Canada is poised to gain a UNESCO World Heritage site even as it struggles to halt the ecological decline of another UN-designated park on the edge of Alberta’s oil sands.
The World Heritage Committee is set to weigh 36 nominations for possible inclusion on the United Nations Educational, Scientific and Culture Organization’s list of prominent cultural and natural sites when it meets for its 43rd session June 30 to July 10 in Baku, Azerbaijan.
Among those up for consideration is Writing-on-Stone Provincial Park, a sacred Blackfoot site in southeastern Alberta that is known for its sandstone cliffs, hoodoo formations and Indigenous petroglyphs that predate contact with Europeans.
The nod comes as the committee’s technical body reiterated concerns about the ecological health of Wood Buffalo National Park, an existing Heritage site that covers an area bigger than Denmark along the Alberta-Northwest Territories boundary.
Wood Buffalo contains the world’s largest free-roaming wood bison herd and nesting grounds for endangered whooping cranes, as well as ranking among the biggest inland deltas on the planet.
But it faces severe strain from Alberta oil sands mines and hydroelectric projects in British Columbia, including the massive Site C complex currently under construction by BC Hydro.
The International Union for Conservation of Nature (IUCN) told the committee the park’s outstanding universal values remain on a downward trend but stopped short of recommending its removal from the list of World Heritage sites, pending an updated report from Canada due by December, 2020.
Melody Lepine, director of government and industry relations with the area’s Mikisew Cree First Nation (MCFN), said the draft recommendation shows Canada needs to step up conservation efforts if it wants to retain the UN designation.
“It’s sort of giving Canada one more chance,” she said in an interview from Baku ahead of the meeting.
The MCFN warned UNESCO of acute pressures in 2014, and a subsequent independent monitoring mission called the scale of threats faced by the park “exceptional.” In response, Ottawa has pledged to study cumulative effects of industrial development in the region and committed about $28-million to restoration efforts.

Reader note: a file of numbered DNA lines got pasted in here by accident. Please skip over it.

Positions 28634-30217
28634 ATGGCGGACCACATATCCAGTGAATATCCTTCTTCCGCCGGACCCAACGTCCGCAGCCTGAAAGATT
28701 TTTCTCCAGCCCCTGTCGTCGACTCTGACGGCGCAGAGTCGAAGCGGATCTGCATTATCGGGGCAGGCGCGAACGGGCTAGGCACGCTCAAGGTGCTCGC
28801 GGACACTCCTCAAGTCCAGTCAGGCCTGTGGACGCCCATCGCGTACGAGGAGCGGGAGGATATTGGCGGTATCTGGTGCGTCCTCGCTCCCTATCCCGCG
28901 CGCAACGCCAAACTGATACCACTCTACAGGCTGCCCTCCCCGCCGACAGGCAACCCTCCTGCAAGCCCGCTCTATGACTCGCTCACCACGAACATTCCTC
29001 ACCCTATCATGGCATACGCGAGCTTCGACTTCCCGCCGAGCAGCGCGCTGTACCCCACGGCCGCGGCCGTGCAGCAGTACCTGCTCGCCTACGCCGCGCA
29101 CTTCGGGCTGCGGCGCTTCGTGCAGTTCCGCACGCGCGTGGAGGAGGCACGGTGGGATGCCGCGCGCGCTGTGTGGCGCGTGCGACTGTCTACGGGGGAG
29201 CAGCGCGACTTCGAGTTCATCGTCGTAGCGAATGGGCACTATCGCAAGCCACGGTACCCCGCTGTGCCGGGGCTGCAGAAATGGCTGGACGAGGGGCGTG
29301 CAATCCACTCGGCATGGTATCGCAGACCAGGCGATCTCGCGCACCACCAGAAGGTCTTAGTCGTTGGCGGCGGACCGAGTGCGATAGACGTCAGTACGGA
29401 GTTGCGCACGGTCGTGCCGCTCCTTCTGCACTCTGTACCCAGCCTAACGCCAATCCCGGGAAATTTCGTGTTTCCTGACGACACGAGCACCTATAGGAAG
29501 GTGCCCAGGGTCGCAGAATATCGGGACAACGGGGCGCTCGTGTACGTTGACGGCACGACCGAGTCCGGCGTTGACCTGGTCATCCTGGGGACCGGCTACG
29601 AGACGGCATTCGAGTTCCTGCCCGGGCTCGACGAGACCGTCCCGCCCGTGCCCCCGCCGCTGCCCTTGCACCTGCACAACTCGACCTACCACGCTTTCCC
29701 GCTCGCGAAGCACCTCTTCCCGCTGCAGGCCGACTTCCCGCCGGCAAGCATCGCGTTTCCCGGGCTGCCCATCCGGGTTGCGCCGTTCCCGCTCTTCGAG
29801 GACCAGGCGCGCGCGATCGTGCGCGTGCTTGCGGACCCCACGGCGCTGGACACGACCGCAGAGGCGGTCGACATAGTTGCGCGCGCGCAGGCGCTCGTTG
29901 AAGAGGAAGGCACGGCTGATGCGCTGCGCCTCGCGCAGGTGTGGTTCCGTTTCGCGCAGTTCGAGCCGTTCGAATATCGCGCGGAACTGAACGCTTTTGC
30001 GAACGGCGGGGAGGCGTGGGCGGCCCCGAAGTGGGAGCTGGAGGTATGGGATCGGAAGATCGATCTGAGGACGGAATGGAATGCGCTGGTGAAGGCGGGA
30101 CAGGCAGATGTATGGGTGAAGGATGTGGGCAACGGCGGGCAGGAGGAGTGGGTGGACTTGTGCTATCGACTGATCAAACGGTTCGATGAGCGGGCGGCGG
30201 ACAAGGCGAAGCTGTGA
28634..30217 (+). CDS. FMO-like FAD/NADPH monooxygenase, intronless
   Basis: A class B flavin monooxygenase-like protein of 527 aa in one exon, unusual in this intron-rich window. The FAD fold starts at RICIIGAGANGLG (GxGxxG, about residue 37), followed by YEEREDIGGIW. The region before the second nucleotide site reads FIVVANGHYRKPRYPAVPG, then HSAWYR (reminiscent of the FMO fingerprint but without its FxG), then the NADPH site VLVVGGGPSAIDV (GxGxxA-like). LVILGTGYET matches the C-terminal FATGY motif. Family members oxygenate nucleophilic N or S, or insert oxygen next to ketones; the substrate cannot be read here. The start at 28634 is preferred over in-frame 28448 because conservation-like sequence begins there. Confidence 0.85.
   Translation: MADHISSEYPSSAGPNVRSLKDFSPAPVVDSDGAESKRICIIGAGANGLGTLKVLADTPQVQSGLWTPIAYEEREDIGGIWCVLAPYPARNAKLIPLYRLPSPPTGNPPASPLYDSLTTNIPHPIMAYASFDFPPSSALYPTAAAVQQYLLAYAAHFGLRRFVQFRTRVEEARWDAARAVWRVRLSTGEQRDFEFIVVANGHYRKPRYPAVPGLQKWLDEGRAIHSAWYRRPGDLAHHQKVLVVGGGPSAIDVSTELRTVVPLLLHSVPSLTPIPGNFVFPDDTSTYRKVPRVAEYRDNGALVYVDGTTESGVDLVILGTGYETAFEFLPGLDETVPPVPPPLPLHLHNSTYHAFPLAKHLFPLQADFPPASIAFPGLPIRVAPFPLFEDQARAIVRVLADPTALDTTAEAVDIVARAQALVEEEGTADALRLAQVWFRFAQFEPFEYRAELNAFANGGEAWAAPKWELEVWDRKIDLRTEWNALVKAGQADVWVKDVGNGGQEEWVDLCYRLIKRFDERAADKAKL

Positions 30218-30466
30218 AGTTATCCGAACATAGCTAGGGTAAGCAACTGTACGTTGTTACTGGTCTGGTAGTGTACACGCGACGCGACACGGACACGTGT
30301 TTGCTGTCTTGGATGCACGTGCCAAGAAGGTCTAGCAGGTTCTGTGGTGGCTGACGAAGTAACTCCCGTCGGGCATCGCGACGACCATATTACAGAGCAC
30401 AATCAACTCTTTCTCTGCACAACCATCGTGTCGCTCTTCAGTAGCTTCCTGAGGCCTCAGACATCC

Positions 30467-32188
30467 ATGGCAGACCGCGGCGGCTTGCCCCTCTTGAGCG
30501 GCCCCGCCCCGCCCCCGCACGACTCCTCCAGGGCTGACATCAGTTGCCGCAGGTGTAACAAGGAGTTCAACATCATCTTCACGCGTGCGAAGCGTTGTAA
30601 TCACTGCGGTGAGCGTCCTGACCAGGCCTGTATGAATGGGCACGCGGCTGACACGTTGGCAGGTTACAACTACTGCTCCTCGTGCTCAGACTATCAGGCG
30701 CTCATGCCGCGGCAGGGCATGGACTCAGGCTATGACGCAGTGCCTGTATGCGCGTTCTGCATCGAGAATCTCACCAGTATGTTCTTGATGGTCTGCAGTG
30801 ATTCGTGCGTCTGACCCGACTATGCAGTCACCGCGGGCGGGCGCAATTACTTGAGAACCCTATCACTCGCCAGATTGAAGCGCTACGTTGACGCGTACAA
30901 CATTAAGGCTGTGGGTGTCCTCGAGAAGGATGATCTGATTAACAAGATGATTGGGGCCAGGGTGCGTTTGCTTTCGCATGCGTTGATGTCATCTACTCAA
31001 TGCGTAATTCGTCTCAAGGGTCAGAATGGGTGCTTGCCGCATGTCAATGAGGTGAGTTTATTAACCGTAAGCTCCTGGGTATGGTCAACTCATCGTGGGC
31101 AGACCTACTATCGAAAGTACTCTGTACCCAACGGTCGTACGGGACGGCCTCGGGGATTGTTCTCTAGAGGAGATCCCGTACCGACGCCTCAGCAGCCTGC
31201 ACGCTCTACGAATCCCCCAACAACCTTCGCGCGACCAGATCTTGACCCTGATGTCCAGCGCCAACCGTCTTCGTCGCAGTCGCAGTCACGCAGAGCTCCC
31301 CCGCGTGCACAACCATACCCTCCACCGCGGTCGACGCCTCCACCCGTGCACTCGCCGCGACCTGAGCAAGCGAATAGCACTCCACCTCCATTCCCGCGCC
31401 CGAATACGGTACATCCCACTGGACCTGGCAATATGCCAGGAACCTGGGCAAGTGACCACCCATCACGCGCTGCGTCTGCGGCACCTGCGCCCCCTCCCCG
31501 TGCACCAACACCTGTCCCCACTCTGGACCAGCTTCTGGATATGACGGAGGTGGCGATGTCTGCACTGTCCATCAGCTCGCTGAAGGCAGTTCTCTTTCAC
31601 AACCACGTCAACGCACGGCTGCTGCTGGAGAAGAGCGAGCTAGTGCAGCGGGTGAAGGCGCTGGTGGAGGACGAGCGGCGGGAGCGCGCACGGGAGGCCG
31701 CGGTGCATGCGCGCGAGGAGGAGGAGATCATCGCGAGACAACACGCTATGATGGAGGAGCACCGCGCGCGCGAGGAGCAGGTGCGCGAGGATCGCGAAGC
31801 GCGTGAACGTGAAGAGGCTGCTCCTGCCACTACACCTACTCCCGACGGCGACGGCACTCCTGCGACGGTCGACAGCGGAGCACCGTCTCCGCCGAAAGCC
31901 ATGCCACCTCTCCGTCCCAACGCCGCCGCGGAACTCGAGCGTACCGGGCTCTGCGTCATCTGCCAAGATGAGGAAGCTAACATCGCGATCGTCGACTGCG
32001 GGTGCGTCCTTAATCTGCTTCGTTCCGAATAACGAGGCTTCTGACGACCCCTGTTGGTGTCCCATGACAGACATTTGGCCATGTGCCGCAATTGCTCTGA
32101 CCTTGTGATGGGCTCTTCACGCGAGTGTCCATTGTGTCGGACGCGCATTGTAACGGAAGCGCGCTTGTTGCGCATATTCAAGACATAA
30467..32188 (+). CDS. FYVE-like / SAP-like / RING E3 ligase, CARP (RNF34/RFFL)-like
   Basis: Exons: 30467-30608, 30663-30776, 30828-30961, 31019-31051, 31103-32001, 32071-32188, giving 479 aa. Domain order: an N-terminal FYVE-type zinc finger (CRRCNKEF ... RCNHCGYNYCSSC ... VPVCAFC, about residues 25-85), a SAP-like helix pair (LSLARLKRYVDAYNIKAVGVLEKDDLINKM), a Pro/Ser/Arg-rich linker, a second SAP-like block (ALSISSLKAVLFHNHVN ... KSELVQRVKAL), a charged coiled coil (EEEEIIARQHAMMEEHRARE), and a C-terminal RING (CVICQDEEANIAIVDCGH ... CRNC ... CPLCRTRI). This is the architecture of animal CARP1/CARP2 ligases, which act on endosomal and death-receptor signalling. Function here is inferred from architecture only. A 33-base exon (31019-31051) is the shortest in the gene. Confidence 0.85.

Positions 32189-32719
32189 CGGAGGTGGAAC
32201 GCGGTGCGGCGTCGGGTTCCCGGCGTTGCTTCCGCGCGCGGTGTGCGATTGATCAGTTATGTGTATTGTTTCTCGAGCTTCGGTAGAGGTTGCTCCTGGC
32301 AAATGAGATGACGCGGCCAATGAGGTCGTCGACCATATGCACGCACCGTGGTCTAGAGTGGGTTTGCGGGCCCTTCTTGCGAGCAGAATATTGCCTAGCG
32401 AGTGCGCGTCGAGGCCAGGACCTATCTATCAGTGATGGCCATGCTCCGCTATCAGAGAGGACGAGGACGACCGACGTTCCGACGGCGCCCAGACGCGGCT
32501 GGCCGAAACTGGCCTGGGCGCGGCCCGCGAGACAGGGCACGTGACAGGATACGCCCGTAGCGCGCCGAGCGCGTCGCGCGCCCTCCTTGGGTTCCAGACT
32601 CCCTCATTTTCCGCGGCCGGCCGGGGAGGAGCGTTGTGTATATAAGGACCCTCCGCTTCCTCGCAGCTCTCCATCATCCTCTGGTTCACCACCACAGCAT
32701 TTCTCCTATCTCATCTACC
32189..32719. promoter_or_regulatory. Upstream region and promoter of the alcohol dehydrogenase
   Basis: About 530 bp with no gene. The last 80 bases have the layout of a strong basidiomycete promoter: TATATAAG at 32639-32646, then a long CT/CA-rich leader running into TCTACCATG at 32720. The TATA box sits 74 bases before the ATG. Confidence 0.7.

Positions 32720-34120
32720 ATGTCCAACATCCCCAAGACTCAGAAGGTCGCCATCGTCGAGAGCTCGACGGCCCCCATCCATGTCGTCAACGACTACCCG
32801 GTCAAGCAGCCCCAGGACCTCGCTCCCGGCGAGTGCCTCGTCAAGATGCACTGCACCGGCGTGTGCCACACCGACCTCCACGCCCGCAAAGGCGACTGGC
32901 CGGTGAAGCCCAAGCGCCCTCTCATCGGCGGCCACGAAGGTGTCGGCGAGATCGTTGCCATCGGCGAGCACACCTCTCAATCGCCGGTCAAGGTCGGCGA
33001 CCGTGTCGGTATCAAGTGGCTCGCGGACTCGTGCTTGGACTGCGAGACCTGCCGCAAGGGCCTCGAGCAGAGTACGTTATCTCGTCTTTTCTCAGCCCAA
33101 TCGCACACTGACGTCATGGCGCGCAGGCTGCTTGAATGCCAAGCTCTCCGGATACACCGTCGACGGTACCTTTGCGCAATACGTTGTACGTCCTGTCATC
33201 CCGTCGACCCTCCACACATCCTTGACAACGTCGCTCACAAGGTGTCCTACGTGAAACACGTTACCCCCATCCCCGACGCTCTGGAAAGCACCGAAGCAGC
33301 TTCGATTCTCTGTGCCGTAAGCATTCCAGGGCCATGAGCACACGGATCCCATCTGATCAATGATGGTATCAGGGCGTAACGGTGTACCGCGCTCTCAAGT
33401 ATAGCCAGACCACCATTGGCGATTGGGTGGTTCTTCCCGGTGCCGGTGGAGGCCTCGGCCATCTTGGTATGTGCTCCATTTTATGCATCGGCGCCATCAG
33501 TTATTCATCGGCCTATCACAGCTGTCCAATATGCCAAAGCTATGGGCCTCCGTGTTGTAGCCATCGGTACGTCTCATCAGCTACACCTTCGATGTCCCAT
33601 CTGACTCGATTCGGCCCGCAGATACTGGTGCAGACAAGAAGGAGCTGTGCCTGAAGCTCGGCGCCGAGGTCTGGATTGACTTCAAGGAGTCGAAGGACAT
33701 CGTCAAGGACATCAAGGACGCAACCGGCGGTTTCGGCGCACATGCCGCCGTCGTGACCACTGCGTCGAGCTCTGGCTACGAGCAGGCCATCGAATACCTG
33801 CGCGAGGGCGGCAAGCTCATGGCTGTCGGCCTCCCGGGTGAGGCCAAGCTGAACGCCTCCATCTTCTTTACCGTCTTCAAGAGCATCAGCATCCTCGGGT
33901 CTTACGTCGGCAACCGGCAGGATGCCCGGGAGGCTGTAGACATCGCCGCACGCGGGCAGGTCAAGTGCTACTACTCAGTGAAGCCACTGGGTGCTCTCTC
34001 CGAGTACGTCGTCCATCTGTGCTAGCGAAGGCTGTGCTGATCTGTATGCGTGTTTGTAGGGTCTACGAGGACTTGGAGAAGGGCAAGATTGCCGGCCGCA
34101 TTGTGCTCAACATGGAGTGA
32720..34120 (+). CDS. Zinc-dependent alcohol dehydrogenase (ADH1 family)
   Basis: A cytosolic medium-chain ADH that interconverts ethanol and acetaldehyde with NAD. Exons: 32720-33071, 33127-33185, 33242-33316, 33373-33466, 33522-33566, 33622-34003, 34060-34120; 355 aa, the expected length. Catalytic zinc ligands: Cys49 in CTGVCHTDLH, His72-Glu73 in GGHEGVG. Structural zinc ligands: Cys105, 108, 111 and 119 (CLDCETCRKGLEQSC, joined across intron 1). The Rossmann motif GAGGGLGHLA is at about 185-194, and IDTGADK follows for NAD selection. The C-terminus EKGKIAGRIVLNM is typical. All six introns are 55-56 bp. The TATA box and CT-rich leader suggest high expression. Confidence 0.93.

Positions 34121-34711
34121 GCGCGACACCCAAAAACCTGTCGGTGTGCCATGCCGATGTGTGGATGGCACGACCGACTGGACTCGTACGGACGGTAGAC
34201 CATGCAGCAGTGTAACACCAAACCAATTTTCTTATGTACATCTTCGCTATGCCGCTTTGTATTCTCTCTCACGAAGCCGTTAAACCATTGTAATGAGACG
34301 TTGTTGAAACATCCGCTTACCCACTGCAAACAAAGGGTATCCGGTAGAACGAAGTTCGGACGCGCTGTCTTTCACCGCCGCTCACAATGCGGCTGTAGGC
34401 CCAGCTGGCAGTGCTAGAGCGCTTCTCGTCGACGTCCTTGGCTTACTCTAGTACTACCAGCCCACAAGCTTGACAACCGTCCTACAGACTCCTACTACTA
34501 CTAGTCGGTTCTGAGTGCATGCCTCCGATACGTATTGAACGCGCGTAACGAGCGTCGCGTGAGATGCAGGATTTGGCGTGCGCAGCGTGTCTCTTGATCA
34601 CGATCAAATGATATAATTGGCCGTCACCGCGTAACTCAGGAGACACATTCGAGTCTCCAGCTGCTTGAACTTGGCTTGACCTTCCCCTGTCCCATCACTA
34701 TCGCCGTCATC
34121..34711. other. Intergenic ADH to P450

But in a written submission to the committee, the Switzerland-based IUCN noted that Canada ignored a request for a detailed study of effects from Site C and also expressed concern that a strip mine proposed by Teck Resources Ltd. would bring oil sands development within 30 kilometres of the park’s southern edge.
The industry is also working with the Alberta and federal governments to craft regulations that would permit the release of treated effluent from sprawling tailings ponds containing the byproducts of oil sands mining into the Athabasca River.
“Considerably more effort will be needed to reverse the negative trends, at a time when climate change combined with upstream industrial developments and resource extraction are intensifying,” the scientific body said.
In southern Alberta, efforts to designate Writing-on-Stone date back to a note included in a 1997 park management plan, park supervisor Aaron Domes said.
In 2000, a group of Blackfoot elders joined the push. The park was later added to Canada’s tentative list of World Heritage sites and earned designation as a National Historic Site.
The current nomination was submitted in January, 2018. A decision could come as soon as July 6. About 60,000 people visit the park every year, he said.
Martin Heavy Head, a Blackfoot elder, said Writing-on-Stone sits in the middle of Blackfoot territory that once spanned a vast area from the North Saskatchewan River south to Wyoming, and east from the Rockies as far as Manitoba.
The rock art was said to foretell the future. “It’s always been considered a very sacred place,” he said, used by travellers and warriors alike since time immemorial.
“It just shows to the world how long we’ve been in this place. That’s one of the landmarks that shows very plainly how long we’ve been here. All the scientific proof is there."
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